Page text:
Wednesday, September 26, 2007
Bloodletting & Miraculous Cures: Stories
Author Vincent Lam studied medicine in Toronto where he is now an emergency room doctor. Bloodletting & Miraculous Cures, a collection of twelve short stories about medical school and the personal challenges that young doctors face in their new profession, is his prize-winning literary debut.
Lam's stories focus on the struggles of four University of Ottawa students as they make their way from university, to medical school, and on to eventual medical careers in Toronto. Although the stories are not structured so that the end of one leads directly to the next, they offer clear insights into the lives of the four individuals as they progress from hopeful students to medical professionals.
In the opening story, "How to Get into Medical School, Part I," we are introduced to Fitz (short for Fitzgerald) and Ming, two university study partners in the process of gaining medical school admittance. Ming, the only female among the four main characters, and the most focused of them all, finds herself attracted to Fitz despite knowing that her Chinese parents will never approve of her relationship with anyone not of their ethnic background. Fitz finds himself struggling with both his studies and his love for Ming. The book's second story, "Take All of Murphy," introduces the always calm Chen and the overly sensitive Sri as they study human anatomy with lab partner Ming by dissecting the cadaver they have decided to call "Murphy."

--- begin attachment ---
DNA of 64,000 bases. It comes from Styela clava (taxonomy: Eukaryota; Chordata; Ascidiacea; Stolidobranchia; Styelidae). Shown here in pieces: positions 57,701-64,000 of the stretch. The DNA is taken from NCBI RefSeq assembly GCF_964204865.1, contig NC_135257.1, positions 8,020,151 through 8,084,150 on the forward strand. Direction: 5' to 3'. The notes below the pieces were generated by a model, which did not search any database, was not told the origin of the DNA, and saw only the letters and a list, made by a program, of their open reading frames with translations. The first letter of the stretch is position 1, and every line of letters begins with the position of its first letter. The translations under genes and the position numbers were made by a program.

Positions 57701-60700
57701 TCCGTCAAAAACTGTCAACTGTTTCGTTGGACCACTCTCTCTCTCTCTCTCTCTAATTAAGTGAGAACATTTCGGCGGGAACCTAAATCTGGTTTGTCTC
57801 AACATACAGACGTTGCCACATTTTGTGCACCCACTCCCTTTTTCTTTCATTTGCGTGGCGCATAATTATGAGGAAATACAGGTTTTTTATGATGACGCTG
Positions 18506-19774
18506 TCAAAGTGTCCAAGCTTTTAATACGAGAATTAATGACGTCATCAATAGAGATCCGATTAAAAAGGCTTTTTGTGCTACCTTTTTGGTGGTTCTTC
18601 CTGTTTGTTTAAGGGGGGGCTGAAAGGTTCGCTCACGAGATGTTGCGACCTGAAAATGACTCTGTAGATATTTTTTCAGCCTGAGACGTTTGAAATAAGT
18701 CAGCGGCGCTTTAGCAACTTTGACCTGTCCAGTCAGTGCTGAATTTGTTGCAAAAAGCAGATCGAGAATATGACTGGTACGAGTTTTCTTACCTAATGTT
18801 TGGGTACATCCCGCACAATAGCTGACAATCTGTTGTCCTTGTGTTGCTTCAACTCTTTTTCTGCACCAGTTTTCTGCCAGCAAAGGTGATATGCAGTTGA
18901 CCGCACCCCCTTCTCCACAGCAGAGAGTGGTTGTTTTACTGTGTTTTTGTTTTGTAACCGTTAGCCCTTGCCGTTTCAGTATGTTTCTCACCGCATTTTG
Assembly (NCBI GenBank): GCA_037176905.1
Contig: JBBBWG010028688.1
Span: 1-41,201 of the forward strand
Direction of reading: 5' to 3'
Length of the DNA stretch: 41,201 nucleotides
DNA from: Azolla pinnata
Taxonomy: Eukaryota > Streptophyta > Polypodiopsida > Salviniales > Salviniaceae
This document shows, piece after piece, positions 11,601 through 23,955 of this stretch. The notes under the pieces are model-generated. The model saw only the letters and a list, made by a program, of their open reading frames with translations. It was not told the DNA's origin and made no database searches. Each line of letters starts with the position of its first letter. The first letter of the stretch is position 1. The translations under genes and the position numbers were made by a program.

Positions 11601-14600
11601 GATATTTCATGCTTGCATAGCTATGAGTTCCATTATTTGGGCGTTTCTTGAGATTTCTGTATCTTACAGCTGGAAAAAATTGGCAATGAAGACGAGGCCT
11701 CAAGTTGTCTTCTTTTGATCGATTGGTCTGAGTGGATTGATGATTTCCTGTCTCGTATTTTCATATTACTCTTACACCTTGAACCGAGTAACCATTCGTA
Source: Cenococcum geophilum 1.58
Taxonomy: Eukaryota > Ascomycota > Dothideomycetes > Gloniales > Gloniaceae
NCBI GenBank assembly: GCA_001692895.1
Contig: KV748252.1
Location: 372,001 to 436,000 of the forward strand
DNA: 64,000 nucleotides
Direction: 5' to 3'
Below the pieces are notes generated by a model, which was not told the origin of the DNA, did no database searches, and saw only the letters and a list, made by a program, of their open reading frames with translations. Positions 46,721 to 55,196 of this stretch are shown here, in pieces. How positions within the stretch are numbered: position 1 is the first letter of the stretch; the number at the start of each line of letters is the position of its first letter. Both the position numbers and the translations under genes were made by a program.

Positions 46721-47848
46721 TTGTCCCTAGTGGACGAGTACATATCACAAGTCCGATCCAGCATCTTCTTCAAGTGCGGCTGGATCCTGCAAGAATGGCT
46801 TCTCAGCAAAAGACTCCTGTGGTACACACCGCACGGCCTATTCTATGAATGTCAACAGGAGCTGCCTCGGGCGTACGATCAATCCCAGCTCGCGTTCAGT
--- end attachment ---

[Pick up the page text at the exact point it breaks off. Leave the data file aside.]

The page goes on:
Bloodletting & Miraculous Cures is a frank look at the mental and physical pressures faced by four individuals as they progress from student to practicing physician. Each of Lam's stories is snapshot in time, a snapshot often taken at some critical point in the lives of one of the four as they struggle to make the right decision about some moral or ethical issue with which they are suddenly faced. The stories are somewhat uneven but, overall, they succeed remarkably well in creating four believable characters who work hard, but not always successfully, to overcome their human weaknesses so that they can be the doctors they once dreamed of being. Victor Lam reminds us that doctors, after all, are mere human beings, themselves not much different from the patients they treat, suffering the same weaknesses and frailties that we all know so well.
Rated at: 4.0